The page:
With the addition of Quincy Acy, the Kings’ sideline celebrations became a lot more energetic.
When he’s not in games, the bald and bearded second-year forward still can be heard and seen as one of the loudest and demonstrative supporters of his teammates.
So if you hear what sounds like a bark, it’s likely coming from Acy.
“It’s not barking. It’s like I’m saying ‘Ooh,’ ” Acy said. “It’s just like a big-boy thing. It’s almost a bark.”
Acy has added more than sideline theatrics since being acquired with Rudy Gay and Aaron Gray from Toronto on Dec. 9. He’s also given coach Michael Malone a player with toughness and tenacity, something often lacking with the Kings.
“I love the fact every minute he’s on the floor he’s going to give you everything he has,” Malone said. “He plays with a physical mindset, and guys like that are valuable, and I’m happy to have him. I knew he was talented, but ... he’s better than I thought he was.”
Acy has been known as an “energy” player, a polite way of saying he lacks skills but works hard as an undersized power forward. Malone, who worked out Acy before the 2012 draft, said he’s the kind of player coaches like because of his effort.
Acy, who played four seasons at Baylor, was selected in the second round by Toronto.
“The word on him was he’s just an energy player,” Malone said. “I think that’s doing him a disservice.”
Malone has been impressed with Acy’s midrange jumper and ability to finish around the rim. He’s also adept at “energy player” skills such as rebounding, setting screens and getting physical around the paint.
“I think he’s a guy who can go out there and execute a game plan,” Malone said. “He sets good screens, he gets his teammates open, and when he’s gotten the ball, he’s been able to finish. He’s got huge hands and everything he does is with an aggressive, attack-the-basket mentality. And he’s shown the ability to knock down the midrange jump shot as well.”
With the Raptors this season, Acy played in only seven games, averaging just 8.7 minutes. With the Kings, he has played in 12 games, averaging 3.3 points and three rebounds in 13.6 minutes and shooting 53.3 percent.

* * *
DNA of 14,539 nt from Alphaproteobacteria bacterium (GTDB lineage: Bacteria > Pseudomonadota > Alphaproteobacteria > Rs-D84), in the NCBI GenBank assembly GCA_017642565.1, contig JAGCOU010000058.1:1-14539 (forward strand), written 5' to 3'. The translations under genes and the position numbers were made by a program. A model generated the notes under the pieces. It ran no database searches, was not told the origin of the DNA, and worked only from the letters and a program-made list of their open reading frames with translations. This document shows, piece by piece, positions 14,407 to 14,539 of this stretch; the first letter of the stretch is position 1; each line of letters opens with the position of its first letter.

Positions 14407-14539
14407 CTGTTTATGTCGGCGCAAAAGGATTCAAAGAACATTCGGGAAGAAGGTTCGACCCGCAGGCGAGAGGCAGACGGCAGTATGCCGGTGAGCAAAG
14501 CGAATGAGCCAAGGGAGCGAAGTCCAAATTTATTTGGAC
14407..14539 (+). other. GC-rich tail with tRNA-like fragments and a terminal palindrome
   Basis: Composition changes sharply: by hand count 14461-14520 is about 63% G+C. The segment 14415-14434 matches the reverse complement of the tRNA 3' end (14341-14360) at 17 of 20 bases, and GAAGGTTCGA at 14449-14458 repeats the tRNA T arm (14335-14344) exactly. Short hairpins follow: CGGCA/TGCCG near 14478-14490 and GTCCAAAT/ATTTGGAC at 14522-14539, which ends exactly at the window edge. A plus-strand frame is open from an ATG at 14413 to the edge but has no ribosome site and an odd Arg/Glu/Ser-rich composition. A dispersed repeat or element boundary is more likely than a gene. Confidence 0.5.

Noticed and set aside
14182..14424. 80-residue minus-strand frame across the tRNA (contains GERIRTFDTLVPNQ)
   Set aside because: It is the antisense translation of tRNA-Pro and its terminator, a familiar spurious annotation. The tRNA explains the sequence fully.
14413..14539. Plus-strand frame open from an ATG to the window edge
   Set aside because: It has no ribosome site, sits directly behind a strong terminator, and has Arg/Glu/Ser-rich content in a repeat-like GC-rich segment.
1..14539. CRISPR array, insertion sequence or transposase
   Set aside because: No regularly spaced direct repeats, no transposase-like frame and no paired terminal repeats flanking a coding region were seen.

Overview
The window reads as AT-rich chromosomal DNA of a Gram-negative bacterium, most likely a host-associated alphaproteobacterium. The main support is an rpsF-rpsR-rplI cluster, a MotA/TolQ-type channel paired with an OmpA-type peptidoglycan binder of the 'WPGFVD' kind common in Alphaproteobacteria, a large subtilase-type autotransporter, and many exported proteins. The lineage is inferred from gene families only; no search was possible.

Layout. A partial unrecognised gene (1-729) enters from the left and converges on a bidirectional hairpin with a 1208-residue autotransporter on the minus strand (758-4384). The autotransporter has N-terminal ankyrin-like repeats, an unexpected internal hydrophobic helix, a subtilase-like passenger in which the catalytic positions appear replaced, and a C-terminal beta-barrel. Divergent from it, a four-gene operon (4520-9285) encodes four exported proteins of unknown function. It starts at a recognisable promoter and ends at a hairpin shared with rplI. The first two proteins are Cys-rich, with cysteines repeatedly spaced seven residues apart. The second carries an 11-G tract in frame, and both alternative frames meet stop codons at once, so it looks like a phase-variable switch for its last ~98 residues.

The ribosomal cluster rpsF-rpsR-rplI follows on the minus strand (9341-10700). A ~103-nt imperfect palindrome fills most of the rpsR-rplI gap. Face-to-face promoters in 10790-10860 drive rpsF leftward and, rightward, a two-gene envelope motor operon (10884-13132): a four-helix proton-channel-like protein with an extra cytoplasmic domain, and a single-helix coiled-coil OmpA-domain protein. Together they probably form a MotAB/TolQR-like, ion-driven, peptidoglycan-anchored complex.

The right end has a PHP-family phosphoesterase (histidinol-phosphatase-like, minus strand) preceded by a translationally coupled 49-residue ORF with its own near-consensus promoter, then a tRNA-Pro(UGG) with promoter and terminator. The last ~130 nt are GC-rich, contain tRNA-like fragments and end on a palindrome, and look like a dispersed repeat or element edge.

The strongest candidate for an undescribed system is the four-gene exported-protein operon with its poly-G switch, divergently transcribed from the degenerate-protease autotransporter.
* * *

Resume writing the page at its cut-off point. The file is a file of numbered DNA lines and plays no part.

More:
“More minutes on the floor means more opportunities to showcase what I can do,” Acy said. “I am an energy guy, but I do work on my game. I do have a little bit more.”
Even though he’s only 6-foot-7, Acy has backed up the power forward and center positions, so part of his all-out style is because he’s dealing with bigger and stronger players. Acy is shorter than Rudy Gay, who at 6-8 starts at small forward.
“In my mind I’m 6-11, but the truth is I’m only about 6-7 at best,” Acy said. “I’ve just got to work that much harder.”
Acy also has no problem being an irritant and getting in an opponent’s face, using a foul when needed or setting a hard screen.
“We all put on our shoes the same,” Acy said. “If a guy’s taller than me, that means he’s slower. If he’s smaller, that means he’s not as strong. It can always be balanced in the game. So if you see me guarding a bigger guy, I get low. The important thing is to try to get them out of their game.”
Acy said what Malone wants from him isn’t hard to do. That’s good news to Malone, because he’d like all his players to have that attitude.
“Energy, toughness, rebounding, defending – which I enjoy doing, so it’s kind of been an easy transition for me,” Acy said. “It’s just making sure I do it consistently and just get better every time I step on the floor.”